Well, as usual, I find that I get so busy at work that I have little time or motivation to keep up this blog. A whole bunch of stuff has kept me busy, but one thing has kept me busy more than others: Library programming.
Programming is the joy and bane of many a librarian, and I am no different. Going above and beyond to offer that next level of service for our patrons is important, but the stress of planning a program can be overwhelming. How will I decide what will draw a crowd? How do I get a speaker to share their knowledge, hopefully for free? Will anyone show up? Will someone complain to the director that my program sucked and they plan to never come to the library again because of it? (I’ve had an actual nightmare about that one!)
And yet, when a program is successful, it feels amazing. And really, as long as one person gets one thing out of a program, it’s a success? Right? There are many ways to rate a program, so many in fact that the topic warrants its own blog post (or many). Thinking about how to define “failure” in terms of programs can be problematic, but worse is refusing to have a program because you are afraid of the many ways a program can be deemed a failure.
According to a chapter in the Library Innovation Toolkit: Ideas, Strategies, and Programs that aims to incorporate Zen teaching into library program planning:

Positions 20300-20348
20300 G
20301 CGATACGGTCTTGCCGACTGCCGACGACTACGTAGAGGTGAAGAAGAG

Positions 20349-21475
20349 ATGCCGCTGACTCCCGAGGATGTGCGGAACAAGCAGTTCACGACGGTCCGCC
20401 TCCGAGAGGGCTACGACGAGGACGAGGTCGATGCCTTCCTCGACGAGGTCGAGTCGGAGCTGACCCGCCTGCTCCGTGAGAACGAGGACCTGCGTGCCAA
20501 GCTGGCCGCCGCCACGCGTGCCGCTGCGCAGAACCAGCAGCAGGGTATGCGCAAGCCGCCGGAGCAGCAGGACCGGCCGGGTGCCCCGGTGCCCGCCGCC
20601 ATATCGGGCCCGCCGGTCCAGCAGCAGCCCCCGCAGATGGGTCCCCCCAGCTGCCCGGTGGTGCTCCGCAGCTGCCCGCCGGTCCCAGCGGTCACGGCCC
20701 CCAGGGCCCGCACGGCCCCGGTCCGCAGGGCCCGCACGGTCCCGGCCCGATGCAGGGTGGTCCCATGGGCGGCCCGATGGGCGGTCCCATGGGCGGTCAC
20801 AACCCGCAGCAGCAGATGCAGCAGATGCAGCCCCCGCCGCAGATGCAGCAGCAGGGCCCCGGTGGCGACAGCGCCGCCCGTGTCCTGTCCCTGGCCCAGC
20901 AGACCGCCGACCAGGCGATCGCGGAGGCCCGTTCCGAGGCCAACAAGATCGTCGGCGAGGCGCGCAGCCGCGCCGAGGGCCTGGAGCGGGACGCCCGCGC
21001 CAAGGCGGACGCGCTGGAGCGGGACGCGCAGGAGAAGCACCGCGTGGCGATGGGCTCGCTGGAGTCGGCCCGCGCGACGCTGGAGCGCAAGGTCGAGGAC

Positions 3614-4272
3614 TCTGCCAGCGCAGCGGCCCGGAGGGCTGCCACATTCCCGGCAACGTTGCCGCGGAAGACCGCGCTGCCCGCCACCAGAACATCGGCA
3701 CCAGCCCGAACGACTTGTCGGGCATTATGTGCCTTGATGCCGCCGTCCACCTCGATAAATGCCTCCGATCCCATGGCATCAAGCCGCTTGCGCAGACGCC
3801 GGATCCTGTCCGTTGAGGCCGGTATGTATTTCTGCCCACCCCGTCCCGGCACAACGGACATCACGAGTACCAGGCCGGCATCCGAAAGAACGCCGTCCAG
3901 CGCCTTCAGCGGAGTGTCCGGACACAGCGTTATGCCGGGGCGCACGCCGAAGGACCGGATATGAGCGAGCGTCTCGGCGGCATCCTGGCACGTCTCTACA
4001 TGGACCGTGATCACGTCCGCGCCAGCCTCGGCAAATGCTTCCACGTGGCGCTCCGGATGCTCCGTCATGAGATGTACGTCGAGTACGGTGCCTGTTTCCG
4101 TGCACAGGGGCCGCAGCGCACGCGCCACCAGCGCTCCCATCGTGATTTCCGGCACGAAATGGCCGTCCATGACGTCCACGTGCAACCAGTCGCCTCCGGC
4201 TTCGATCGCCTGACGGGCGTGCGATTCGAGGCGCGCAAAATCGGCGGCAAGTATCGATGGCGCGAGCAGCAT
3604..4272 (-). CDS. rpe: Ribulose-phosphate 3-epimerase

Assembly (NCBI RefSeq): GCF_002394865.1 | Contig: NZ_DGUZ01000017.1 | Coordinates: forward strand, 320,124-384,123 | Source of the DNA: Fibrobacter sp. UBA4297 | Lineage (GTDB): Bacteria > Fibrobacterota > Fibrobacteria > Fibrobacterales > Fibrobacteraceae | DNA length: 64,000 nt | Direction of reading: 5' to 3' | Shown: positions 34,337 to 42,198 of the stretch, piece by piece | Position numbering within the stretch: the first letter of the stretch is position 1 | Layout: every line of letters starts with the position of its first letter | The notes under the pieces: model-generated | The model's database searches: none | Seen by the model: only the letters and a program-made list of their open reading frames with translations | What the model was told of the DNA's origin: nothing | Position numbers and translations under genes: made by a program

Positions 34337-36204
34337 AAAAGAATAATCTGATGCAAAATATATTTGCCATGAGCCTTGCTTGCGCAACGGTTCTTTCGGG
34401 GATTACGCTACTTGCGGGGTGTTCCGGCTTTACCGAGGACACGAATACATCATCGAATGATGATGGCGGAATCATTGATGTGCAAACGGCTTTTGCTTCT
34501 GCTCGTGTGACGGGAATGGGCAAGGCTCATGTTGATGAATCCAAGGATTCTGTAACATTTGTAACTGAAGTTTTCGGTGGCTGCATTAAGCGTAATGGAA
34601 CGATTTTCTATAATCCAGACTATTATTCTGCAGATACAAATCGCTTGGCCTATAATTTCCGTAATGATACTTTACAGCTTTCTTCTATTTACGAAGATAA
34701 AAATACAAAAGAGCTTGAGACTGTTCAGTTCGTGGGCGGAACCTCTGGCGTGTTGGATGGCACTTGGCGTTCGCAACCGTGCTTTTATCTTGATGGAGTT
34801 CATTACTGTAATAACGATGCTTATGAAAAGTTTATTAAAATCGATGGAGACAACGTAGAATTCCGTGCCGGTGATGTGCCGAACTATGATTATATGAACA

“Nonattachment helps us to try out new ideas even if we may fail, to freely share and collaborate, and to move on when necessary.” p. 9
If you don’t define your identity by your ideas for a program, then it isn’t a huge hit if your program isn’t a success. Why is this important? For me, I find planning programs to be a bit paralyzing. I immediately become a hundred percent committed to and excited about each program idea, often causing me to think of all the possible ways it can (or in my mind, will) fail. I don’t want to see something like that fail, so I sometimes just give up and don’t plan the program at all, choosing instead to stay in the safety net of the tried and true programs that previous colleagues have found successful here.
But this sort of thinking severely limits innovation. Our lives are built around the idea that through failure, we learn. So programming is all about learning to face the fear and being okay with failing. With that in mind, I’ve planned two programs, one in August and one in October. One features local authors and one educates patrons about the importance of bat populations (Get it? Halloween? Bats? Never mind). One or both may fail, but the important thing is to try. Strike that. The important thing is to do: